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EDINBURGH 2017 - BWW Review: NOTHING, Summerhall

EDINBURGH 2017 - BWW Review: NOTHING, Summerhall

EDINBURGH 2017 - BWW Review: NOTHING, SummerhallAdapted by Pelle Koppel from the controversial young adult novel by Janne Teller, Nothing tells the story of a class of young people searching for the meaning of life.

On the first day of school, classmate Pierre-Anthon announces that life has no meaning and nothing at all matters. To persuade him otherwise, his peers give up personal treasures to a heap of meaning in an abandoned sawmill. As each child nominates what the next must sacrifice to disprove Pierre-Anthon's nihilistic taunts, the play takes a disturbing turn.

At first, Pierre-Anthon gets under their skin with his claims that strike at the heart of their beliefs. However, it is the insidious peer pressure amongst the class, seeking revenge at each other for enforcing personal sacrifices and demanding compliance, that takes the play to a much darker place.

Somewhere between The Catcher in the Rye and Lord of the Flies, this production is not for the faint-hearted and there are wince-inducing moments, coupled with expectant horror of where the story will go next, that leave the audience with a growing sense of visceral unease.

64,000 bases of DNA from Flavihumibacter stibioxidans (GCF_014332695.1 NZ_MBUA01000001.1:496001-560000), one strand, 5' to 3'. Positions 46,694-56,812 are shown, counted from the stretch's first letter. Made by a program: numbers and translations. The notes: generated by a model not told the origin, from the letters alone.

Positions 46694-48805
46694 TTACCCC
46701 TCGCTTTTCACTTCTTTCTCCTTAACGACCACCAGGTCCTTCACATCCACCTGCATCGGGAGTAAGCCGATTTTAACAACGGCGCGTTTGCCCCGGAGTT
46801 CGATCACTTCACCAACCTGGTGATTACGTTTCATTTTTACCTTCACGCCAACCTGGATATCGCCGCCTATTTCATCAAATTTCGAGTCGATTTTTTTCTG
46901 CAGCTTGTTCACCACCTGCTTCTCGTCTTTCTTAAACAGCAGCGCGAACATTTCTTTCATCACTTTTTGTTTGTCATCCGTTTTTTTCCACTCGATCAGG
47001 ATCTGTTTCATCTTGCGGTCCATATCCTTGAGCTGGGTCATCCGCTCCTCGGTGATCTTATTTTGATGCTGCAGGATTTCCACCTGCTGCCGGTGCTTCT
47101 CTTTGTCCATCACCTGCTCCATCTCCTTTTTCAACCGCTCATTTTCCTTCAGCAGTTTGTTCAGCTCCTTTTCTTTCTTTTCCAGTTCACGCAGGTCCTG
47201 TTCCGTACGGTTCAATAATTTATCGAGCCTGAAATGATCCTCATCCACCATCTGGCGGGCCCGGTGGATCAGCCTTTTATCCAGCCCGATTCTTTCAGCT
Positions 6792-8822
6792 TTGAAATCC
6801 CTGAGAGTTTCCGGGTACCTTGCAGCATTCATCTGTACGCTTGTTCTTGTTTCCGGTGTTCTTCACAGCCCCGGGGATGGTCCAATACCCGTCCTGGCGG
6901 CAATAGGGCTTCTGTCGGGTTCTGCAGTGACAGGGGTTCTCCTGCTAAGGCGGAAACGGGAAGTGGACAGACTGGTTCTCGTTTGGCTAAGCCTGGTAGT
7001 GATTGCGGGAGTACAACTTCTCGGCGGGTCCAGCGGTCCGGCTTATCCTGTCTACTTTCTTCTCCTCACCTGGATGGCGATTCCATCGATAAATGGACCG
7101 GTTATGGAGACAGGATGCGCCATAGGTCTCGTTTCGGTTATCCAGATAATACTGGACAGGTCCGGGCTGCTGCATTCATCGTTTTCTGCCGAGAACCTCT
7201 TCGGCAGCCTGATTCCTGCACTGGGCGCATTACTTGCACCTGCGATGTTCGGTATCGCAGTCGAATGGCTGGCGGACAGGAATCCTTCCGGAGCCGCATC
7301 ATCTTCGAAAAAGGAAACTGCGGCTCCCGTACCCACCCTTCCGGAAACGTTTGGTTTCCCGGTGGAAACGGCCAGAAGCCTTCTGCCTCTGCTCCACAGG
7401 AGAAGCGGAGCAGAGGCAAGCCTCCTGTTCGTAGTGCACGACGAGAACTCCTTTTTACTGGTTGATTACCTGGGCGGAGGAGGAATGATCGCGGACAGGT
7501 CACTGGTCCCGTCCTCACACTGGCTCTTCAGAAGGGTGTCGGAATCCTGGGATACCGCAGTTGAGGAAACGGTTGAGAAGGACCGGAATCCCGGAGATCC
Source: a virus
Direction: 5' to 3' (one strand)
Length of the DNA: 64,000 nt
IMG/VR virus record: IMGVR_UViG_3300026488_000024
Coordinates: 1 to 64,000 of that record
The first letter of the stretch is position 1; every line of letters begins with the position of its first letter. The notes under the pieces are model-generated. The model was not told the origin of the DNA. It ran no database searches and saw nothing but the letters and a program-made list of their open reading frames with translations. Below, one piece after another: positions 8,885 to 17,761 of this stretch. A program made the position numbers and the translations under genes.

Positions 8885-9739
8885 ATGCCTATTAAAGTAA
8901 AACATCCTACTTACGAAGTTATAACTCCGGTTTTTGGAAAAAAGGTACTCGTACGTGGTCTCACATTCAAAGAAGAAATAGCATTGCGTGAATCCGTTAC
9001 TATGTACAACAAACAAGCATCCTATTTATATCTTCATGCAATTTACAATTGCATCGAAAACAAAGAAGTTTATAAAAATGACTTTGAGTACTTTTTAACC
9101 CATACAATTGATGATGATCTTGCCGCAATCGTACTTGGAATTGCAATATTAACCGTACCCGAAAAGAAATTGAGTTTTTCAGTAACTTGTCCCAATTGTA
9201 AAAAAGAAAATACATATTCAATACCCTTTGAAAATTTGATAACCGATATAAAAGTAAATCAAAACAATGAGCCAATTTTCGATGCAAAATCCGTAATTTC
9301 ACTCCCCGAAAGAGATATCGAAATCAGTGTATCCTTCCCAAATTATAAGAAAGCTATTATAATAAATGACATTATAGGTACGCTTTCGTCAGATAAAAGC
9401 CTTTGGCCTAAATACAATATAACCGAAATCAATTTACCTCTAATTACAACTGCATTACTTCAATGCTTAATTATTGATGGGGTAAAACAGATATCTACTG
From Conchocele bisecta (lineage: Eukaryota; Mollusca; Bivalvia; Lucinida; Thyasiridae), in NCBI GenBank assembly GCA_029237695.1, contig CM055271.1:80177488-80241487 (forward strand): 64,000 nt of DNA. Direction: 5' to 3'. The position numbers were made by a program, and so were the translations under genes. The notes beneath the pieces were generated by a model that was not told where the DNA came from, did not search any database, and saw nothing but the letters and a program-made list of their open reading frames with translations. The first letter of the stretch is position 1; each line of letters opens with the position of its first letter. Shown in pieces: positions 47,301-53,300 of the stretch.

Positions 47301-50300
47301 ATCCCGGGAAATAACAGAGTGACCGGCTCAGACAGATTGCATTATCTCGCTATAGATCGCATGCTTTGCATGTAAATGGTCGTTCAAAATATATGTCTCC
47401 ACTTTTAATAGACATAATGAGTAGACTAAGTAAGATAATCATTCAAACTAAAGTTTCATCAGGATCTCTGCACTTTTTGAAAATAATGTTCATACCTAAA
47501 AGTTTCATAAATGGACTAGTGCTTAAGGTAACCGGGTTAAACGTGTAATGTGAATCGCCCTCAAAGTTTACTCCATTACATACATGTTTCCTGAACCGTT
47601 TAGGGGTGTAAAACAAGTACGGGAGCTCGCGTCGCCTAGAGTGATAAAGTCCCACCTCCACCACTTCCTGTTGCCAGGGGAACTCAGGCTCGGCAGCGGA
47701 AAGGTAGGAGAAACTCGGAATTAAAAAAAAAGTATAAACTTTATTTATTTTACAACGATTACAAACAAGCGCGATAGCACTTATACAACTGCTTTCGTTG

Brought to Summerhall by Denmark's Teater V, the entire story is told by performers Mikkel Reenberg and Ane Helene Hovby, who narrate the tale and slip in and out of all of the characters of the class. The tradeMark Mannerisms of each of the teenagers are at first comic, showing us bitchy Gerda, tough Otto, musical John Johan, and lulling the audience into a false sense of security with light comedy.

The town of Taering and everything in it is conjured up by a series of wooden boxes that the actors move and rearrange to represent everything from a plum tree to a prayer mat. This works well for the play, neatly drawing parallels between the characters' search for meaning in objects of value to them and the projection of meaning by the audience onto the boxes.

The boxes are moved with unfailing precision by the two actors, who keep the pace and tension escalating throughout - a real achievement as they carry the 70-minute show with unbreakable focus.

Morning theatre may not be top of the list for Fringe goers who tend to enjoy late nights at this time of year, but it was quite pleasant to emerge into the sunshine of the Meadows, after a rather gruelling performance. In parts amusing, but in others downright disturbing, Nothing is a thought-provoking piece with accomplished, versatile performances and staging.

Nothing runs until August 27 (not 21 or 22) at 9.50am

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From This Author Amy Hanson

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